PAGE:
10 Emergency Shelter Types for Any Crisis Scenario

primitive survival shelter in forest  slective focus

We’ll explore 10 different types of survival shelters that can be used in various emergency situations, including above-ground shelters like tarp, lean-to, A-frame, and debris hut shelters, underground options like root cellar, storm, and bunker shelters, as well as natural shelters like caves and rock shelters.

Types of Above-Ground Shelters

Tarp Shelter

Portland, Oregon, USA-May 26, 2016: Homeless campsite in a field near the Springwater Corridor pedestrian walkway in Southeast Portland, Oregon. The homeless population has become more visible as housing in Portland becomes less affordable.

A tarp shelter is a simple and lightweight option for emergency shelter. All you need is a large tarp, some rope or cord, and a few stakes or poles to set it up.

Tarps can be used to create a variety of shelter configurations, including lean-tos, A-frames, and more.

Lean-To Shelter

Lean-to shelter in the forest

A lean-to shelter is another easy and efficient option for emergency shelters. All you need is a sturdy branch or pole to use as the ridgepole, and some smaller branches or saplings to use as the frame.

Cover the frame with leaves, grass, or other natural materials to create a waterproof and wind-resistant shelter.

A-Frame Shelter

An A-frame shelter is similar to a lean-to shelter but is constructed with two ridgepoles instead of one.

This creates a triangular shape that provides more headroom and space. A-frame shelters can be covered with tarps, leaves, or other materials to create a sturdy and weather-resistant shelter.

Debris Hut Shelter

A debris hut shelter is a more substantial shelter that is made from natural materials like sticks, leaves, and grass.

To construct a debris hut, start by creating a framework out of sturdy branches or saplings.

Cover the frame with a layer of leaves or other natural materials, and then add a layer of smaller sticks or twigs on top.

Continue adding layers of natural materials until the shelter is thick enough to provide insulation and protection from the elements.

Tree-Pod Shelter

A tree-pod shelter is a unique and innovative type of shelter that is suspended from a tree. The shelter is made from a waterproof fabric or tarp that is draped over a frame made from poles or branches.

The frame is then suspended from the tree with ropes or cords, creating a cozy and secure shelter that is off the ground and protected from wildlife.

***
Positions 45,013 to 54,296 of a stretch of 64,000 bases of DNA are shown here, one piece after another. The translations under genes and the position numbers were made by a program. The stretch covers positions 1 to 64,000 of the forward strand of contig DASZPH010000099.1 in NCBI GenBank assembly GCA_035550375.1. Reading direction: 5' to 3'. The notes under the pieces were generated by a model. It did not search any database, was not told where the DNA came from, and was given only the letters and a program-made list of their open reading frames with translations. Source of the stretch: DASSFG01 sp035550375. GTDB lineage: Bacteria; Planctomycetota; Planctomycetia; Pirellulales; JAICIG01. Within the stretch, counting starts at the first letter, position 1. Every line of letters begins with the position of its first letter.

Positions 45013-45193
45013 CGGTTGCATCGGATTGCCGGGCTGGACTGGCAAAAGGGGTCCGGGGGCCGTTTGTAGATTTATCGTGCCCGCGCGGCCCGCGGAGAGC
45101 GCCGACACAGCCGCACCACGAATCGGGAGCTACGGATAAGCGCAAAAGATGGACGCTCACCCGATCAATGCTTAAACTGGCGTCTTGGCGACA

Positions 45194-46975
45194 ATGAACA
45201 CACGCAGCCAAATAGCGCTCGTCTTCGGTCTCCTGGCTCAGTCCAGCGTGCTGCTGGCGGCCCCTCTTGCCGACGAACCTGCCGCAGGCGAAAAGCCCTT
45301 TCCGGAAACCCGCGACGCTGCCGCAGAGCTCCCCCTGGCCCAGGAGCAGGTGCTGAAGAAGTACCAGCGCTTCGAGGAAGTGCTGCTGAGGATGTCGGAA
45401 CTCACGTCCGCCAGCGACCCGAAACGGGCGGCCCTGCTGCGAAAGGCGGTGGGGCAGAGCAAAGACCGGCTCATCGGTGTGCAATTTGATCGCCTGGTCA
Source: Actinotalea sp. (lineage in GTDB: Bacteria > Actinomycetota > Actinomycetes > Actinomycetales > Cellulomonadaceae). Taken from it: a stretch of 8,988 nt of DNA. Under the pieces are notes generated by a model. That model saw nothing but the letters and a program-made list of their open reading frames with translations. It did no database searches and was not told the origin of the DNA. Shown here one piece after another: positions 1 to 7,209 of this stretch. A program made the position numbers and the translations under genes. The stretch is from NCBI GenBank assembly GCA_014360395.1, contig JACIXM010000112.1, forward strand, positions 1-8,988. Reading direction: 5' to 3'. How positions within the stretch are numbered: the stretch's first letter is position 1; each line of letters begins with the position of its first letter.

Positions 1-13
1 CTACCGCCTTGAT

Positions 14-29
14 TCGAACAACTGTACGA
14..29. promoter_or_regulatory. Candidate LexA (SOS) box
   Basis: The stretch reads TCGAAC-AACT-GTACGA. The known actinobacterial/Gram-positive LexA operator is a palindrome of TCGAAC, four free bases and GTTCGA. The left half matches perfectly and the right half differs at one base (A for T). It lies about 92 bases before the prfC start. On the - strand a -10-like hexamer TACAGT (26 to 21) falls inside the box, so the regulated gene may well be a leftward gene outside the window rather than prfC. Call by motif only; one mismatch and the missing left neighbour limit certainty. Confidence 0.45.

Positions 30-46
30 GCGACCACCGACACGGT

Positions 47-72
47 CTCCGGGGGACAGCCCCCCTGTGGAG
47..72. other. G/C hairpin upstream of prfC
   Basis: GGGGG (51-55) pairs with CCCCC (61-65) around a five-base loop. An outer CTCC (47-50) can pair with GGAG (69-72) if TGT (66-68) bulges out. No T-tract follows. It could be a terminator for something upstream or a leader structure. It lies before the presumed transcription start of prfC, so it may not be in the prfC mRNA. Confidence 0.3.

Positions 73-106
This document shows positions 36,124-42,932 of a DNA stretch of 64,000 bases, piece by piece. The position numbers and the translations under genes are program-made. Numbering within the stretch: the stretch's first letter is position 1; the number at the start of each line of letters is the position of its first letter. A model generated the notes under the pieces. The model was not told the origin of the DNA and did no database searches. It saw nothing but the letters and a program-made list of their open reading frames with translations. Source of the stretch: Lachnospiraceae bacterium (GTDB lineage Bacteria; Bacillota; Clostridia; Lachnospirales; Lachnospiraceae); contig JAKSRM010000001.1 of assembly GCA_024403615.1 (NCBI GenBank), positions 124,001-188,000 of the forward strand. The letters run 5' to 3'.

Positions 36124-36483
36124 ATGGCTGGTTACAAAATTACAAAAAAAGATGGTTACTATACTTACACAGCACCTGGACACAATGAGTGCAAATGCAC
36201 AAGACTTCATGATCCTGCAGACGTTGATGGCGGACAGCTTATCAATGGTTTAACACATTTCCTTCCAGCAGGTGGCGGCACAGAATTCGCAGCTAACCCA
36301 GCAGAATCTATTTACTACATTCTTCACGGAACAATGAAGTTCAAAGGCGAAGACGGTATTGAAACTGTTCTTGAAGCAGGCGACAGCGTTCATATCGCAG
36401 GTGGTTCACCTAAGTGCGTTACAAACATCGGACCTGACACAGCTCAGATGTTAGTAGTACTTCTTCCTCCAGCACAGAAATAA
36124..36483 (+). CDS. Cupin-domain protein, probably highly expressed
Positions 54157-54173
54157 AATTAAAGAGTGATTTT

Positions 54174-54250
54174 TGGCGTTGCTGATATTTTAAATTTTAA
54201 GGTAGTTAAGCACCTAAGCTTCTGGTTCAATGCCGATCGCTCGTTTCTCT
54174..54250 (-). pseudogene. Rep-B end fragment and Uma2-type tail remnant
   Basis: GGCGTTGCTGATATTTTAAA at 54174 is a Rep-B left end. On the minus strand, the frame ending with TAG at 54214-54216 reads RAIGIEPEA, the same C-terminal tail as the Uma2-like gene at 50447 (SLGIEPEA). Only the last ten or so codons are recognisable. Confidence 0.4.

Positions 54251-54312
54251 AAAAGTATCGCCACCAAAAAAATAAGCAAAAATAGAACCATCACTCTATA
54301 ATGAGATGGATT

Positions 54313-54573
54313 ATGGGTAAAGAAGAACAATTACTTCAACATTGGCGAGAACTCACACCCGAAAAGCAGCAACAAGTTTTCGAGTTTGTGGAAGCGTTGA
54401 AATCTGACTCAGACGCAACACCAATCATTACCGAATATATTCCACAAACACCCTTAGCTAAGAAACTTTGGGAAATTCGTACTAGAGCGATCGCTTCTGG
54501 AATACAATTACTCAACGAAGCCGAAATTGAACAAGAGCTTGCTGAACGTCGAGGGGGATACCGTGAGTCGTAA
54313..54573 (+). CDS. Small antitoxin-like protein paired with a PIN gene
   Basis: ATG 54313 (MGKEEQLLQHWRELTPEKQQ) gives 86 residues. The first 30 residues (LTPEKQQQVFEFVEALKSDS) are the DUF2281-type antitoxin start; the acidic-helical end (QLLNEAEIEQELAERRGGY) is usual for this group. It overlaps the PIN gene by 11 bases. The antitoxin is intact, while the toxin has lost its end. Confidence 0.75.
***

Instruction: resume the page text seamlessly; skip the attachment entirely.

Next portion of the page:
Types of Underground Shelters

Root Cellar Shelter

A root cellar shelter is a type of underground shelter that is designed to store food and supplies. However, with some modifications, it can also be used as an emergency shelter.

To create a root cellar shelter, start by excavating a hole in the ground and building a sturdy frame out of wood or concrete.

Cover the frame with a layer of soil, and then add a layer of insulation like straw or hay.

Finally, cover the insulation with another layer of soil to create a waterproof and secure shelter.

Storm Shelter

A storm shelter is a type of underground bunker that is designed to protect against severe weather like hurricanes and tornadoes.

Storm shelters are typically made from concrete or steel and are reinforced to withstand strong winds and flying debris.

They are often installed in the ground near a house or other structure, but can also be freestanding.

Bunker Shelter

A bunker shelter is a more substantial type of underground shelter that is designed to protect against a variety of threats, including nuclear radiation and chemical warfare.

Bunker shelters are typically made from reinforced concrete or steel and are equipped with air filtration systems, backup power, and other features to ensure survival in a worst-case scenario.

Types of Natural Shelters

Cave Shelter

The hospital cave of Cat Ba Island in Vietnam

A cave shelter is a natural shelter that is formed by a cave or rock formation. Caves provide natural protection from the elements and can also be used to store supplies and equipment.

However, it’s important to note that caves can be dangerous and should only be used as a shelter if you have experience and knowledge of the area.

Rock Shelter

The Bhimbetka rock shelters are an archaeological site in central India that spans the Paleolithic and Mesolithic periods, as well as the historic period. It exhibits the earliest traces of human life in India and evidence of Stone Age starting at the site in Acheulian times.

A rock shelter is another type of natural shelter that is formed by a rock overhang or cliff.

Rock shelters provide protection from the elements and can also be used to build a fire for warmth and cooking.

However, like caves, rock shelters can be dangerous and should only be used if you have experience and knowledge of the area.

By Anita Brown

Anita Brown is our go-to contributor to our emergency preparedness website. Anita brings a wealth of personal experience and professional expertise to the table, having weathered several awful natural disasters. Anita is currently working towards obtaining her Community Emergency Response Team (CERT) certification.